Disturbing Questions About The Civilian Massacre In Afghanistan: UPDATE

Afghanistan Boy (photo: UN Photos/flickr)

Afghanistan Boy (photo: UN Photos/flickr)

Jason Ditz at Antiwar.com has a report this morning linking to an AP article in The Australian that U.S. soldiers lined up against a wall all of the adult males in the village of Mokhoyan after an IED blew up a tank injuring American soldiers at a location near the village.

According to the report, the villagers said the Americans told them they knew they were responsible for the IED and they were going to kill at least 20 villagers, including children, to avenge the attack.

According to the villagers, the incident occurred on March 8th. Mokhoyan is in the vicinity of the two villages (Balandi and Alkozai) where Staff Sergeant Robert Bales allegedly murdered 16 civilians, including 9 children, setting some of the bodies on fire during the predawn hours of March 11th.

Jason Ditz also reports today that Bales’s attorney, John Henry Browne, said his client has no memory of the incident and he denies drinking more than a sip or two alcohol that night.

Mr. Browne also said that Bales told him that a friend lost a leg in an IED explosion while on a patrol on March 9th.

The U.S. military has neither confirmed nor denied that the IED explosion reported by the villagers of Mokhoyan is the same incident that Staff Sergeant Bales mentioned to his attorney.

The villagers in Balandi and Alkozai claim that a group of U.S. soldiers committed the murders. The military insists that Staff Sergeant Bales was the only soldier involved.

Appears that the bodies may have been buried before autopsies could be performed to determine specific facts, such as,

(1) the time of death for each victim;

(2) whether more than weapon was involved;

(3) whether the fatal shot or shots were fired from close range;

(4) what was the trajectory of bullet or bullets;

(5) whether there were any exit wounds;

(6) whether there was any evidence (i.e., ligature marks) that the bodies were bound (e.g., wrists tied behind the back);

(7) whether there were any puncture or slashing type wounds consistent with the use of a sharp piercing or cutting instrument like a knife; and

(8) whether there was any evidence of physical torture prior to death.

We also do not know if the houses in which the murders took place were investigated as crime scenes. For example, were any slugs and casings recovered and, if so, how many weapons and what type were involved. Another question I have is whether any bloody fingerprints or footprints were found.

I also wonder if there were any cigarette butts or empty bottles or cans of beer or booze at the crimes scenes. If there were, there would likely be recoverable saliva residue that could be DNA tested to determine the identity of the person or persons who contributed the saliva.

Even if no saliva residue were found, which is unlikely, the presence of more than one brand of cigarette would indicate more than one smoker.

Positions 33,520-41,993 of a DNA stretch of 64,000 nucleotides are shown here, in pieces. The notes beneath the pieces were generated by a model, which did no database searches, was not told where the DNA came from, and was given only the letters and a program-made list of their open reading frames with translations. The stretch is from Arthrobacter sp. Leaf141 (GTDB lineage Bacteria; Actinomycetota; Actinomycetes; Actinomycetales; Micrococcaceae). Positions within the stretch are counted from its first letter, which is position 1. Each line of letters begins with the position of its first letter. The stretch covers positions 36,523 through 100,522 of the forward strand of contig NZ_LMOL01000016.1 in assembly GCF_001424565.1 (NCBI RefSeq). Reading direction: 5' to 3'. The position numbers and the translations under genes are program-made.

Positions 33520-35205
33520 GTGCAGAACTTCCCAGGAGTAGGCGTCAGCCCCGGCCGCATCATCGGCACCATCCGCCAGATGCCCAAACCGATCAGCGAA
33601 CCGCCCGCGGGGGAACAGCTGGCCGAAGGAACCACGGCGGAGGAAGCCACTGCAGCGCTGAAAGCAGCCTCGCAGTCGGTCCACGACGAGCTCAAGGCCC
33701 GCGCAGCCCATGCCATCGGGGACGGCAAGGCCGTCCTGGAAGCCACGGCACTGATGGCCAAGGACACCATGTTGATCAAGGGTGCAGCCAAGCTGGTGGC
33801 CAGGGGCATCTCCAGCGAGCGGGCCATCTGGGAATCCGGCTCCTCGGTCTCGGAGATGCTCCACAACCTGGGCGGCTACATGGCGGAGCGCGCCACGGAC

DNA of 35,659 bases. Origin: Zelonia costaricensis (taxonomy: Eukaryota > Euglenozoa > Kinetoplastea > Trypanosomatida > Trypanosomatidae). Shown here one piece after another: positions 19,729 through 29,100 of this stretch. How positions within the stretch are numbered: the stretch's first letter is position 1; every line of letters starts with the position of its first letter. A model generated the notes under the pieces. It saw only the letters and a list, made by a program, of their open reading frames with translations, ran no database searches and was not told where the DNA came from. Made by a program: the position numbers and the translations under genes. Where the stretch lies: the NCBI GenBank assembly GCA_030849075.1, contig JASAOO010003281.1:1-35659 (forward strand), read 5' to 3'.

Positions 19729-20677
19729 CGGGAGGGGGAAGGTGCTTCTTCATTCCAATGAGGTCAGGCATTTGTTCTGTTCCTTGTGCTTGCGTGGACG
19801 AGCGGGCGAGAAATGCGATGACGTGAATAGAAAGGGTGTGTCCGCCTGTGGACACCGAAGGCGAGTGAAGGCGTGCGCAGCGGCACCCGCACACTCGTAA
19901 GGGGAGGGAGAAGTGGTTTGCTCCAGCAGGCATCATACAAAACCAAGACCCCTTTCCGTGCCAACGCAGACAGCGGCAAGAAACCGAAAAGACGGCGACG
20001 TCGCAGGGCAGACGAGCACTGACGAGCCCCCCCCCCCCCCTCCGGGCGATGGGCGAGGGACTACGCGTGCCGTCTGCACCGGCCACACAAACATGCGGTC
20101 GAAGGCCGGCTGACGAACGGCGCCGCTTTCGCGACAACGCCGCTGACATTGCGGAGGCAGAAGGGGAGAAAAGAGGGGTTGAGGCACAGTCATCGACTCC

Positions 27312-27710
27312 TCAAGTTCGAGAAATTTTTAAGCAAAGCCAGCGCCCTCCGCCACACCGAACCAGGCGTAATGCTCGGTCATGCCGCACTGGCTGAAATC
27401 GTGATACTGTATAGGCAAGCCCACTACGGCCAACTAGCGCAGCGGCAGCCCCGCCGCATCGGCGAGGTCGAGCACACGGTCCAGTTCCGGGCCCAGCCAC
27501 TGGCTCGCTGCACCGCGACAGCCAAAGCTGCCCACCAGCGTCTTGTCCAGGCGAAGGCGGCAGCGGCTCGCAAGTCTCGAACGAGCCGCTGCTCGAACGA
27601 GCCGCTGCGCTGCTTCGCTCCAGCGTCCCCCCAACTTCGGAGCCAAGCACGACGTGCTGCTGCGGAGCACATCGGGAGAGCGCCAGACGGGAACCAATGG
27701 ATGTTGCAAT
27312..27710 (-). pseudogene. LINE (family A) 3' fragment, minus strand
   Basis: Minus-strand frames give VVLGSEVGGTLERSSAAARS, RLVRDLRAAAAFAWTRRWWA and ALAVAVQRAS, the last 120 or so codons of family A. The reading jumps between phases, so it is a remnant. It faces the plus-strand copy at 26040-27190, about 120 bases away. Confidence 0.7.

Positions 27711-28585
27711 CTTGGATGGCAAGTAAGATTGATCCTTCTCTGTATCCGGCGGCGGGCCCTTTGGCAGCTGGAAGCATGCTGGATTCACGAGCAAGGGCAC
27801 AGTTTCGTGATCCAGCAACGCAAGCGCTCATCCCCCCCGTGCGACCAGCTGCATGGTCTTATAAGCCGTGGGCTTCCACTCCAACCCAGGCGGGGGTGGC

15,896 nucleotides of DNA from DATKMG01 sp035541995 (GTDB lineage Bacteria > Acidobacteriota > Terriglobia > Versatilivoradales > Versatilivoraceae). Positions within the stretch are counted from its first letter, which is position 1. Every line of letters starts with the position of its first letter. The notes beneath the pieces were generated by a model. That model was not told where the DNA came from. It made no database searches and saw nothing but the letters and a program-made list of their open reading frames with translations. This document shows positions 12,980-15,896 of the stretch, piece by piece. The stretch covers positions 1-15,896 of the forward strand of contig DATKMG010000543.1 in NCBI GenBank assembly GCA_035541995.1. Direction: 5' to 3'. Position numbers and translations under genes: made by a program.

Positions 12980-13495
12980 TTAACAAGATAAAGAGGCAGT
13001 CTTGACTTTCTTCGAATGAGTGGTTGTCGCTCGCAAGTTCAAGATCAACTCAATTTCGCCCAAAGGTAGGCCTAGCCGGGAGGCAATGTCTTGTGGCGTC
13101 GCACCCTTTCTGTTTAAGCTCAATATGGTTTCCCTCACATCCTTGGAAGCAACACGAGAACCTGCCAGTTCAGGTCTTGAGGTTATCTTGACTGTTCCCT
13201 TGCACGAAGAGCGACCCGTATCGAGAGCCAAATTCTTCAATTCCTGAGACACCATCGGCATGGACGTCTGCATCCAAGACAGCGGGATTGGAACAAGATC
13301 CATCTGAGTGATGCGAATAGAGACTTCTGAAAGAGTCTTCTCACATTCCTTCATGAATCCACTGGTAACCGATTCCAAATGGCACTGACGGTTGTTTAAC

I know from my personal experience in all of the homicide cases I handled, that the most common reason for a killer to burn or dismember a dead body is to prevent identification of the victim and/or to obstruct or prevent a determination of the cause of death and identification of the perpetrator. Staff Sergeant Bales would not have had any reason to burn the bodies, if he acted alone.

I am having a difficult time believing that one person is responsible and today’s news about soldiers lining men up against a wall and telling them they were going to kill at least 20 villagers, including children, is deeply troubling.

Given Staff Sergeant Bales’s convenient loss of memory, I am beginning to suspect that this matter, including the murders and his surrender, was planned and staged to obstruct an investigation to prevent anyone from being convicted.

Therefore, I am going to hazard a guess and predict that no bloodstains were found on his uniform or hands and his weapons had not been fired.

Also based on my experience, I would expect to find high velocity blood spatter on the clothing worn by any shooter who fired a shot within 12 to 18 inches from a victim. The sleeves, shirts, pants, and pockets would be a good place to look for blood spatter, smeared blood, and gunshot residue.

Staff Sergeant Bales will not be convicted if there is no physical evidence tying him to the murders, he did not confess, and he does not recall anything.

If my suspicion is correct, how far up the chain of command does the cover-up go and who had advance knowledge of the massacre?

Did Staff Sergeant Bales even participate in the homicides?


USA Today has reported that Bales will be charged with 17 counts of murder, plus some additional charges related to the civilian massacre on March 11th.

No surprise there, but the question is whether they can prove it.

Here’s a surprise. According to the report his lawyer, John Henry Browne, said,

“I’m not putting the war on trial,” Browne has said, “but the war is on trial.” He added: “If I can help create a discussion about the war, that would be a great way for me to go out.”

That’s a rather odd remark for a lawyer to make. Sounds like he views the case as being more about him than his client.

I don’t want to be too hasty in criticizing him, but I find this remark disquieting.

(h/t to Madhoosier @ Smirking Chimp for the link to the USA Today story)


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